She watches the floating colors from passing cars dance across his face as he sleeps. In the still darkness, she whispers words of love and hopes he hears them, a closeness forged in the unconscious.
    He had been awake for too many weeks straight, stressed self-awareness that made him uneasy in the knees, ill-minded from too many coherent thoughts.
    Now he just sleeps.
She stays awake to measure his breathing, taking note of his heart rate and watching the floating colors of passing cars dancing around his features. The blues crowd in the corners of his quiet mouth, the reds powder his flushed cheeks, the greens slide beneath his eyes, puddles of exhaustion; the yellows drift across his features as a whole, like the sun in a rush to rise.
    She drums her fingers against his chest to match the pattern of inhales, marking an invisible tally each time he smiles from far away.
    Despite sub-conscious separation, this is when she feels closest to him, when she has no knowing of his thoughts, able to create stories of what drifts through his tired mind. Stories in which things are easier and the colors dance across their face yellow, like the sun desperate to rise to bring them back together.


She walked in, a gust of nostalgic summer air, with that inviting smile across her face. The room instantly smelt of her skin, a thin layer of July humidity laid like lace upon her chest. I didn’t say hello, nor did I wave or attempt eye contact–too much time bridged between us. But, I sat there and watched her familiar yet unfamiliar figure flutter about as she ordered her coffee, as she made casual conversation with people in her new life.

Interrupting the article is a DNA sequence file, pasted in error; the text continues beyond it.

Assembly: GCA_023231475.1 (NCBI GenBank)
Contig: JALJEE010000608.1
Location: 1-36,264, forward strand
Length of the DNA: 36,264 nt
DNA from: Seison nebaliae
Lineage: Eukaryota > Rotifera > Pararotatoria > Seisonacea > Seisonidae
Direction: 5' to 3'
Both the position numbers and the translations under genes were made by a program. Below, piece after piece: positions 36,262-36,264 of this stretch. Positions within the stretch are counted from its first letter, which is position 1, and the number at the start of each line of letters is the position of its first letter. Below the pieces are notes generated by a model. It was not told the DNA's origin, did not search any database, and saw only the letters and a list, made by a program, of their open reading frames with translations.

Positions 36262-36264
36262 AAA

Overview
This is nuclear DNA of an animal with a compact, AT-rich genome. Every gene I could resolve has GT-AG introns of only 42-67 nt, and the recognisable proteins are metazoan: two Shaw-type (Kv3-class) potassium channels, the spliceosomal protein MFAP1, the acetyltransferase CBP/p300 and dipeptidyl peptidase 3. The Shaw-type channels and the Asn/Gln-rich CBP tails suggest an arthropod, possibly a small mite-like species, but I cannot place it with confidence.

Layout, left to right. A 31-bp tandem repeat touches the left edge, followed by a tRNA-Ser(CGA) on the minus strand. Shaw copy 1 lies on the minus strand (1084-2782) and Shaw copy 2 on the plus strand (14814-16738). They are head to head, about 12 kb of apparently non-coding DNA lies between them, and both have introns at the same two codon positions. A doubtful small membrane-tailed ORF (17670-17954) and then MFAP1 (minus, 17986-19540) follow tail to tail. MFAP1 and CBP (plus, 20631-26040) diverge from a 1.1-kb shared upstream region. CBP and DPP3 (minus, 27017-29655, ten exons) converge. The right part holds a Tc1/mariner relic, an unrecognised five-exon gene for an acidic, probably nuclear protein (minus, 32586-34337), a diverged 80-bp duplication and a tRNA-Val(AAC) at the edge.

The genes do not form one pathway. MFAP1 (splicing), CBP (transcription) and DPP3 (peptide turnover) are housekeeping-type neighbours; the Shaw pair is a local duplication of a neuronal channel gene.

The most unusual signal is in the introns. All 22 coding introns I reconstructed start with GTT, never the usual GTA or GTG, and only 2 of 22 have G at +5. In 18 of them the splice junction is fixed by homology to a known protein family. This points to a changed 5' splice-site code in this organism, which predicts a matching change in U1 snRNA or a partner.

I was hidden in the past, pressed between pages of a book she once recommended, lost in lines on hands that once held hers. How beautiful she was as the sun hit her face, I cannot describe. Age had given her a confidence she flaunted as she walked; hips now full, swung side to side seductively. Had she seen me, I don’t know what I would have said. Foolishly, I may have told her I still loved her, perhaps more then than ever, mesmerized by the way her hair hung down her back in a loose braid, resting at the small of her back.
     Truthfully, I would have apologized for having shown her just how cruel love can be.
   Yet, she never met my gaze, floating out the door as if she were never truly there, leaving me to mull over memories–her scent stuck in my nostrils, her laugh echoing in my ear. I apologized to myself for ever letting her go, a reminder of how cruel love can be.

His mouth is on her mind—his warm breath curling through her messy hair to her ears, tickling the space behind, his tongue, thicker than hers, pressing against her lips, begging for entrance.

The darkness of the room engulfed her vision, his large hand caressed her curves, sparking chills along her spine and back down her stomach. Her stomach, twisted with anxiety and anticipation, shot pains through her chest, urging her to leave, get up and run before her legs were too dumbfounded to move. His voice traveled through the bottles that sat on the kitchen table, the ones she didn’t want to have but did, and reached her ear coated with honey. Come on, you know you came here to be bad. Her head pounded against her skull as the room closed in on them, as he closed in on her, and made the final press of his body against hers: the lips to the neck, the hand to the crotch and the grin that she felt creeping along his face.
She muttered the words, though they felt like lies that hanged in the air. She was stiff, unable to move relax think. Everything swarmed in circles, producing an unbearable screeching only she heard. He kept speaking words she couldn’t decipher over the noise, and as he pressed his chest to hers, the room began to spin quicker, threatening to bring up every thought in her stomach. The heat became intolerable as he peeled the layers from her skin, kicking her ankles while removing her bottoms. The pinching of his zipper pressed against her bare thigh, his breathe–the scent of summer and the breeze of leaves beginning to die, the light from the kitchen hitting him at just the right angle. His weight suffocated her, she felt her face flush, and out of nowhere, she spoke:
I… I’m sorry.

The words are too late, though, and he has blown away like the seasons on his tongue.